Hate 'em or love 'em, hashtags are an important part of any social recruiting strategy. Whether it's boosting the reach of your job posting or targeting a specific market, adding the right social recruiting hashtag to your post can help you get the job done.
If you didn't grow up with Twitter, though, hashtags can be a bit bewildering. After all, it's not like you'd ever use them in a real-life conversation (although if you're wondering how ridiculous that'd sound, Jimmy Fallon and Justin Timberlake have got you covered).
Luckily, there are a few simple rules that, when followed, make it way easier to use hashtags successfully. The results for your social recruiting are definitely worth it: hashtags can help you increase the quantity and quality of your candidate pool, as well get the word out more quickly about your open positions.
[Related: Social Media Secrets for Recruiters]
Here's everything you need to know about recruiting hashtags, demystified.
The symbol formerly known as pound
Hashtags - the pairing of "#" and a word or phrase added to your social post - are used on most social platforms, including Twitter, Facebook, and Instagram, and are the most popular means of categorizing content on social media.
Using a hashtag links your post and its content to all other posts that include the same hashtag. So, for example, a search for #GDRecruit on Twitter brings up Tweets not only from @GDforEmployers but also others who are talking about Glassdoor Recruit, including @brennachild of the @WashingtonPost and @SmashFly.
Since using a hashtag in your post groups it with all other posts that mention the same hashtag, it's a straightforward way to boost reach beyond your own followers. Which is also why doing your research before using a hashtag is so important. You always want to double check what conversation you're joining online!
Hashtag do's and don'ts
While best practices vary from social platform to social platform (e.g. on Facebook and Twitter, a maximum of two hashtags is best while on Instagram, you can use as many as you want up to 10), there are a few guidelines that apply across the board.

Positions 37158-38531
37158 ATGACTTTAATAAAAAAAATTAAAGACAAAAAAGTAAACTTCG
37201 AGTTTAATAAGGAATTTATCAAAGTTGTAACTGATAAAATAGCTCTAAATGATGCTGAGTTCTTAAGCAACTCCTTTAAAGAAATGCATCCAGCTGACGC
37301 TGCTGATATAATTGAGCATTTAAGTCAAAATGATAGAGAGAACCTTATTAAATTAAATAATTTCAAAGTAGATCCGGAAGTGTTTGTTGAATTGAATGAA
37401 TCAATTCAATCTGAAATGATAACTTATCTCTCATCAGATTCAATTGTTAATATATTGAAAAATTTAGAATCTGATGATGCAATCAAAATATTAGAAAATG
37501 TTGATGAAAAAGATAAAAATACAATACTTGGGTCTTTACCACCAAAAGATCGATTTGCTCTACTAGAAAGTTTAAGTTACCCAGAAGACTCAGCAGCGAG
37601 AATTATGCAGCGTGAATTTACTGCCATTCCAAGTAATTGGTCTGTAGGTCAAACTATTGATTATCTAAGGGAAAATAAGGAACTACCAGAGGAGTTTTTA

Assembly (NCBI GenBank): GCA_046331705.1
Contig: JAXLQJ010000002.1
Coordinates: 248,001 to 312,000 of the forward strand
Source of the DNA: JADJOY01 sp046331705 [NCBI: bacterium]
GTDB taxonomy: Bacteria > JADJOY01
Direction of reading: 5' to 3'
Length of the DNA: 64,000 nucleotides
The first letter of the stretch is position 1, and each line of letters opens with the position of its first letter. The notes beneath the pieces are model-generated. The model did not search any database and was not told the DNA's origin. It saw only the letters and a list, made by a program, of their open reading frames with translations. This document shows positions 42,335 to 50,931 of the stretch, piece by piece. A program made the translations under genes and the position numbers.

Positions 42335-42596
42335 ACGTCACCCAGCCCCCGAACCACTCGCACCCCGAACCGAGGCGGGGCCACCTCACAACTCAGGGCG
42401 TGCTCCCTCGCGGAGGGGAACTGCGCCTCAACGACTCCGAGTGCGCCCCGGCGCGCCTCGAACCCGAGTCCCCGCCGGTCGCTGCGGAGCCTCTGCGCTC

Keep in mind when doing research on hashtags or brainstorming new ones to use in your campaigns that simplicity is key. If your hashtag isn't intuitive to search for or easy to use, people will not be able to find it nor will they want to use it in their posts.
- Conduct keyword research to create hashtags that earn reach
- Mix branded and career-related hashtags in your posts
- Use hashtags that are relevant to your company or the position you're advertising
- Use acronyms if your hashtag is too long
- Get too long or too clever
- Use more hashtags than words
- Hashtag everything
- Use a hashtag without understanding what it's used for
- Forget to proofread your hashtag for alternate meanings
Common recruiting #hashtags
A compiled list of all recruiting hashtags would be incredibly long, since there are so many industry-specific, location-specific and job-specific ones you can use. To get the most value out of using hashtags in your campaign, you need to research which ones your competitors are using and which ones drive the most engagement for you.
But, as a quick reference, here's the short list of the most common recruiting hashtags:
City names (like #SanFrancisco or #Pittsburgh)
Industry keywords (like #Tech)
Job title keywords (like #graphicdesigner)
One organization using social hashtags to boost their recruiting is T-Mobile, who cites social as a huge part of their employer brand. The company created the hashtag #BeMagenta for their employees to use in social posts showing interested job seekers what it's like to work at the company.
Another company using hashtags to boost their employer brand is TripAdvisor. The company created the hashtag #GoTripAdvisor to share their values and as a way for employees to contribute stories of what it's like to work at the company. Employees also use it for meetups, sharing authentic moments from their day.
The common theme of these two examples? The right hashtag can turn your employees into advocates and that, fueled by their enthusiasm alone, they'll contribute valuable content that can help job seekers get an inside look into what it's like to work for you.
The last word: recruiting with content
Whether it's passive or active candidates you're going after, a key element of attracting them to your company is sharing content that's valuable. The worst thing you can do is use your social accounts like a giant job board, which comes across as spammy.
Curating a large network takes time. To build trust, you need to share content that's relevant to your followers and their network - including industry trends, company news, case studies and more that showcase your mission, values and benefits.